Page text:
7 Fairytale Places in Copenhagen

Once upon a time, there was a traveler getting ready for the next journey. A special one, filled with fairytale places. The plane ticket displayed the upcoming destination, a Scandinavian one: Copenhagen, Denmark.

Castles, palaces, Hans Christian Andersen’s stories, Vikings, cobblestone streets, and beautiful old houses – this will be the most magical time of my life!, the traveler thought before getting off the plane.

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    1. Did you ever hear the story of the Little Mermaid?

    The first place that the traveler decided to visit is one of the most significant emblems of the Danish capital: the Little Mermaid statue.

    As many of us have grown up with Hans Christian Andersen’ wonderful stories, chances are that Copenhagen makes the traveler associate it with the Little Mermaid or Den lille havfrue, as locals call her. The famous Disney movie with the same title is inspired by this captivating tale.

    The elegant statue is located on a cliff in Langelinie, right in the city’s harbor and it’s linked to a couple of well-known legends. The first one says that the Oresund’s gorge waters’ only inhabitants were mermaids. The other one is a story about the beautiful mermaid who wished her soul to be eternal.

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    Back in 2013, the Little Mermaid statue celebrated a century of proudly resting on the cliff. When first seeing the slender statue, the traveler had two surprises: its beauty and its size – the monument measures just 1 meter and 25 centimeters height. But there’s so much allurement, grace and sophisticated simplicity within this small package!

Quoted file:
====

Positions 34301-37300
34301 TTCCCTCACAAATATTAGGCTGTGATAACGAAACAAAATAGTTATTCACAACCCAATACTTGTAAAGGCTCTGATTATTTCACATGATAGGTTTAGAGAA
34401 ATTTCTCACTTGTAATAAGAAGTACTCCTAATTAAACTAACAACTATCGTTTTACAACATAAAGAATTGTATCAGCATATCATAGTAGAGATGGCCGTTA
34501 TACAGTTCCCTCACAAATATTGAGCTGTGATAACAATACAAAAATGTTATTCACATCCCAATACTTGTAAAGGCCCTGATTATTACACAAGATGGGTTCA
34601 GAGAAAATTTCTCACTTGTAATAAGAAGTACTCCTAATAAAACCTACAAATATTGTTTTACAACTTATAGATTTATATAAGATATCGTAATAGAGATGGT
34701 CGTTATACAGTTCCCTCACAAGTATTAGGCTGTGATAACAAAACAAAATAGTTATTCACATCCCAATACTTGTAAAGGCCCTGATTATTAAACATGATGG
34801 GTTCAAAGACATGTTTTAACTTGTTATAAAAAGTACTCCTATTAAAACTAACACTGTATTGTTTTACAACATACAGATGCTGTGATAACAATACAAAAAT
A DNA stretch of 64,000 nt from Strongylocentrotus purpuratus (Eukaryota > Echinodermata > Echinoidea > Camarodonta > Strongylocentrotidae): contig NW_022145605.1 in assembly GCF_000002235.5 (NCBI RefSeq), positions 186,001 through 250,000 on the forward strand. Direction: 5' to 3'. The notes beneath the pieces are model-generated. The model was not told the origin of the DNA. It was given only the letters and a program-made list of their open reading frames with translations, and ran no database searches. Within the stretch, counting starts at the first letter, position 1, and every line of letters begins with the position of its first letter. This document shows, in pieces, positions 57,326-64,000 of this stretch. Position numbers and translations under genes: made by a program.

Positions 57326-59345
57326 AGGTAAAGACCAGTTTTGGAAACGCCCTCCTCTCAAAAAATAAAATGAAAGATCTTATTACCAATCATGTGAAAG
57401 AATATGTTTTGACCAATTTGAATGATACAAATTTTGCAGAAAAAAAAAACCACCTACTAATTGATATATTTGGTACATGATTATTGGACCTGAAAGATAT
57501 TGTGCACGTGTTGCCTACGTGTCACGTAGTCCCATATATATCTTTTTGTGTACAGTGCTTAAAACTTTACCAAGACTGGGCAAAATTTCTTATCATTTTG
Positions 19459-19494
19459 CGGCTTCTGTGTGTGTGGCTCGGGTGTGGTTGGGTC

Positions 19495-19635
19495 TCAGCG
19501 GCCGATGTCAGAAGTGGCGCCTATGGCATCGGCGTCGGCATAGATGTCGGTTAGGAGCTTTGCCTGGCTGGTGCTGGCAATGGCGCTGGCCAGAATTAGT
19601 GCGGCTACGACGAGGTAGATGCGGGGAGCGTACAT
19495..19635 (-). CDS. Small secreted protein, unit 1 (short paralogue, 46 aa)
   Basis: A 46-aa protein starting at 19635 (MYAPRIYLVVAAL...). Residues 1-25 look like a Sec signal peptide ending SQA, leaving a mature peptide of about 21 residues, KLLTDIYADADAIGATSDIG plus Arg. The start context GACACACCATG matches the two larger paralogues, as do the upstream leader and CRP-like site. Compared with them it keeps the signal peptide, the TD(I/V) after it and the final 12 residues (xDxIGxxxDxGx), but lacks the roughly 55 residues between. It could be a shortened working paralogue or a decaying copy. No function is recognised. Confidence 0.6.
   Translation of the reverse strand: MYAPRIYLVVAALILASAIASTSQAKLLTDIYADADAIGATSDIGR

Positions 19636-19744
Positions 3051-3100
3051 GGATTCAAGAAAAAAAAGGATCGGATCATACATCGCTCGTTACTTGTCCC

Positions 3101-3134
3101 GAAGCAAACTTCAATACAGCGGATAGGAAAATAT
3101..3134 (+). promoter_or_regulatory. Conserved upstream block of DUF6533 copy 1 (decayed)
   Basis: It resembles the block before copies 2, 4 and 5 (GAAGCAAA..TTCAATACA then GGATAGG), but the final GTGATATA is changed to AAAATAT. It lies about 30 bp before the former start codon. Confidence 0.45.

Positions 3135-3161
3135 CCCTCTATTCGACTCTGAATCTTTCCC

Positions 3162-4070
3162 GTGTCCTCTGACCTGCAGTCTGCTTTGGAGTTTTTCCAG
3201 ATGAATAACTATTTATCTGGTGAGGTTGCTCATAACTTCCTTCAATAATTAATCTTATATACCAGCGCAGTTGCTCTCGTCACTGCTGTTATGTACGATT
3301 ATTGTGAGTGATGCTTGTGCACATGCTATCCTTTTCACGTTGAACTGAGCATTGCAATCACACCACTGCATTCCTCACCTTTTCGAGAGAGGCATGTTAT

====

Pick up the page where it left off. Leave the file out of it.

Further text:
While staring at the charming mermaid, the traveler heard a guide telling the following story: in 1909, the Carlsberg beer founder, Carl Jacobsen Brewer, watched the Little Mermaid play, written by Hans Beck and Fini Henriques and based on Hans Christian Andersen’s story. Deeply impressed by the tale, he asked sculptor Edvard Eriksen to make a sculpture that depicts the mermaid. The bronze statue was unveiled at Langelinie on the 23rd of August 1913.

    S-F / Shutterstock.com

    S-F / Shutterstock.com

    Who would have known that interesting tale? Not the traveler, for sure!

    2. Close to the Little Mermaid, there is the Gefion Fountain, ready to make wishes come true.

    And, as the traveler was steps away from the Churchill Park, the next stop was the famous fountain located here: the Gefion Fountain. It’s the biggest monument in the city, inspired by an old, northern legend. It was created in honor of the 50 years anniversary of the Carlsberg brewery and it depicts Gefion, a Norse goddess. Featuring the powerful, mythological figure driving a group of animals, the monument’s magnificence left our traveler speechless.

    Nowadays, the Gefion Fountain is also known as a wishing well place; therefore, the traveler threw some change in the water and made a wish: for this trip to continue being as fascinating as it had been so far.

    Before proceeding to the next stop, the traveler took a peaceful walk on a nearby alley that was carefully fenced with Japanese cherry trees (sakura). These trees bloom during the spring, painting the whole landscape and spreading their astounding scent all over.

    Scratch Video / Shutterstock.com

    3. In olden times, sailors used to meet at the legendary Nyhavn.

    Nyhavn, translated as the New Harbor, is warmly welcoming the traveler, promising to thrill with its eye-catching mien and background story. This is the place where sailors used to meet in the past, a part of the harbor that was also known for its brothels. Wacky, huh? But, on a more fairytale-like note, Hans Christian Andersen lived and wrote some of his magical stories within this area.

    Nowadays, Nyhavn is populated by beautiful wooden boats, by old houses’ facades painted with strong colors, and by chic terraces. This old fellow gives our traveler the perfect opportunity to relax. After a long, peaceful walk, the traveler sits at one of the terraces, enjoying a flavored coffee and a traditional smorrebrod – a yummy Danish sandwich.

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